As he points out, it is fascinating but at the same time unnerving to think that we economists are unable to explain the heterogeneity across countries. (Adding levels to the story using Hall-Jones estimates generally makes things worse, not better). There were some fascinating hypotheses put forward, all of which are pure speculation. But fact is fact: Measured TFP, using imperfectly measured GDP, capital stocks and labor inputs, is not only slowing down everywhere, but it is actually declining in some countries. And we know that it is not only ‘technology’ that represents a great dollop of distance to the frontier — poor infrastructure, overregulation, corruption, but most of all deficient implementation of best practices. If you don’t like TFP, we can look at another, less contentious measure of productivity, market output per hour worked, in figure 2. The correlation of level labor productivity withthe evolution of TFP since 2000 is striking. Taking these numbers at face value, the UK seems to suffer from the same productivity malaise as southern Europe, except that it has been able to grow by using (importing) a lot more capital (FDI) and keeping its labor force utilization high, but it is ‘fake news’ to claim that Britain is leading the TFP pack.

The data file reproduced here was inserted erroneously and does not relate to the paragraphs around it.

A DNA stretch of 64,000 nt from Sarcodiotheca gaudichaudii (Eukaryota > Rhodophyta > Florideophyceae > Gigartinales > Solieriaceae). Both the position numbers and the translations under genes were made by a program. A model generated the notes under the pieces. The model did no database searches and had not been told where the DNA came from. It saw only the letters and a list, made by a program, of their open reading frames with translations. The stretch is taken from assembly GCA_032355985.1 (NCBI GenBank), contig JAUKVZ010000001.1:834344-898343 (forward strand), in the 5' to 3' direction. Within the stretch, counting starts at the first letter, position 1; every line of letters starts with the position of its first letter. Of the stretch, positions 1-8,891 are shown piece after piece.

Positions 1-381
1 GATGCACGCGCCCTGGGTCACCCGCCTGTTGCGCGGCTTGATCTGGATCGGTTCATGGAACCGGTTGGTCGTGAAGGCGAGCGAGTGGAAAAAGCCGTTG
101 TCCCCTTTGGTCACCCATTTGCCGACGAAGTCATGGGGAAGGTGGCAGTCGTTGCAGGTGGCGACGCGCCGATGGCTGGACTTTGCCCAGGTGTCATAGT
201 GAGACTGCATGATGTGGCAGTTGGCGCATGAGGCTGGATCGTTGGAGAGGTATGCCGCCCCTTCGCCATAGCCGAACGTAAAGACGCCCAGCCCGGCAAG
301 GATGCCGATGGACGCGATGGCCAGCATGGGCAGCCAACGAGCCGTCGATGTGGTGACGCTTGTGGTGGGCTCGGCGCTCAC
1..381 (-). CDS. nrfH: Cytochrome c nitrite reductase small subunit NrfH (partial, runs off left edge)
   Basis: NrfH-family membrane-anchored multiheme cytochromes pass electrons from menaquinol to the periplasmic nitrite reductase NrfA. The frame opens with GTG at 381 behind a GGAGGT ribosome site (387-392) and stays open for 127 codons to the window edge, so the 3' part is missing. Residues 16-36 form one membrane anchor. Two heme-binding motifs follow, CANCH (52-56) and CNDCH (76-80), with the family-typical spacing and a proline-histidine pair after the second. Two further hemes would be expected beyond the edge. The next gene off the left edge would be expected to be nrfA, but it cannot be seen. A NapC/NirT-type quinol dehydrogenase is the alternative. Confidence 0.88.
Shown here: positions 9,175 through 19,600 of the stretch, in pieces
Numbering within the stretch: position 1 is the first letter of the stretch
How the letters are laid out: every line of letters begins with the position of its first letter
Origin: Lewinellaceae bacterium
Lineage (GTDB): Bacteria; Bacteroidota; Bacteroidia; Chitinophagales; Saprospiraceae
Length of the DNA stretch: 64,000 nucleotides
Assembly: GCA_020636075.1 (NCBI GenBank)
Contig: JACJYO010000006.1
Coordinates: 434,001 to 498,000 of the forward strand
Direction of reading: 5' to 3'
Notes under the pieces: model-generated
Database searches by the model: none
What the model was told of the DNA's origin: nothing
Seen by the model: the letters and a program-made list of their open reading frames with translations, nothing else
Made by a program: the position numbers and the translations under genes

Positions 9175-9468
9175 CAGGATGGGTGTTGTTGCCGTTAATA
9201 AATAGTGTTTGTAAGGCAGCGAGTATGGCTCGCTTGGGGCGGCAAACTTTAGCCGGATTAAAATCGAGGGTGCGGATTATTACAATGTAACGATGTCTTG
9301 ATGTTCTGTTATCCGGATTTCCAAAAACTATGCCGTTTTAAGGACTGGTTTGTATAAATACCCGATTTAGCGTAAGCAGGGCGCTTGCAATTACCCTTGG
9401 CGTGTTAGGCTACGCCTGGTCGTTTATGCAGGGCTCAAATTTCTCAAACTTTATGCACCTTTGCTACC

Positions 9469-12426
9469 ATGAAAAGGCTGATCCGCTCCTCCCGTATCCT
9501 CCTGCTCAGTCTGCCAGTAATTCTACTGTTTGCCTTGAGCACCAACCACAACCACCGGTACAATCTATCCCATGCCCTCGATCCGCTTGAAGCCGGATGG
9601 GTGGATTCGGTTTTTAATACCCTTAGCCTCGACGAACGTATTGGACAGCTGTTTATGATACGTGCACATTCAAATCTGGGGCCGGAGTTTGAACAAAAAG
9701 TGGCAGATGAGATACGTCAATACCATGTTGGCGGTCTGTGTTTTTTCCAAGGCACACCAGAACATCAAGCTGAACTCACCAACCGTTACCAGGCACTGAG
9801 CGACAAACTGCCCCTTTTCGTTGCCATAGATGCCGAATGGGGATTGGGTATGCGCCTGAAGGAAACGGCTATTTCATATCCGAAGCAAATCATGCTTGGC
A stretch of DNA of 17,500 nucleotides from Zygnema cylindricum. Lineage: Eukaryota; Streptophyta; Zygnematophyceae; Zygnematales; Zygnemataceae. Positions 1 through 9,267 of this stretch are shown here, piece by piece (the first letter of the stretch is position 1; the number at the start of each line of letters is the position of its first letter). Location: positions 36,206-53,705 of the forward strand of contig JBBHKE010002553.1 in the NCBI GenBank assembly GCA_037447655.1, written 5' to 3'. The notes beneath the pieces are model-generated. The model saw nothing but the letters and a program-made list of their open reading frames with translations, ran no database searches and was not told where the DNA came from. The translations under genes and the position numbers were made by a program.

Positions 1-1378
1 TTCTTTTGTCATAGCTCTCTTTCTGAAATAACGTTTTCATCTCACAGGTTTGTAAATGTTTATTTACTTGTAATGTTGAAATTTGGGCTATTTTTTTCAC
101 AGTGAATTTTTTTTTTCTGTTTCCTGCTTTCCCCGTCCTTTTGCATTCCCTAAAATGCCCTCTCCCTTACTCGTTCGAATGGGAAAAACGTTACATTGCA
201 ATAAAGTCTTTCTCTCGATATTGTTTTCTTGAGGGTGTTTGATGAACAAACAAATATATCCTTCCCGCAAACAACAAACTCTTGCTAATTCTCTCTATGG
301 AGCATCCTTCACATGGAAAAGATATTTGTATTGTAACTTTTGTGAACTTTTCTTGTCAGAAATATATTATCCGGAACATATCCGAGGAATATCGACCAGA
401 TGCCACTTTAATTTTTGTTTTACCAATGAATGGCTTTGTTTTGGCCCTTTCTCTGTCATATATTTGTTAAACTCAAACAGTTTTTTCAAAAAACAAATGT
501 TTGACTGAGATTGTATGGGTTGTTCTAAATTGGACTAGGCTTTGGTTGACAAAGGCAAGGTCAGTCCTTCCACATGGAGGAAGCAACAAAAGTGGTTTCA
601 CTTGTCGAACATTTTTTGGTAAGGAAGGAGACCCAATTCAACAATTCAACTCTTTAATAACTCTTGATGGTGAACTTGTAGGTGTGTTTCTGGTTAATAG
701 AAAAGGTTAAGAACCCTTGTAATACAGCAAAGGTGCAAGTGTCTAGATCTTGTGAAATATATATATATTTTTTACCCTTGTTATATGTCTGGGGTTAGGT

So what does this have to do with Brexit?
One of the thought-provoking talks in Sintra was given by Mariana Mazzucato, who argued that spurts in inventions, innovation and TFP come on the heels of deep commitments of the public sector to developing new ideas. Governments generally provide a hefty amount of coordination, financing or guarantees, and overall direction of developing new ideas (and rarely participate in the profits). Although usually a skeptic, I have to admit the evidence is convincing: the Apollo project and ARPANET were wildly important for all sorts of technologic advance. Yet I am reminded that World War II, the Manhattan project, the Vietnam conflict and 9-11 were also just as galvanizing in driving technological innovation. So one would hope that size and scale, and not another military adventure, holds the secret to restoring economic progress.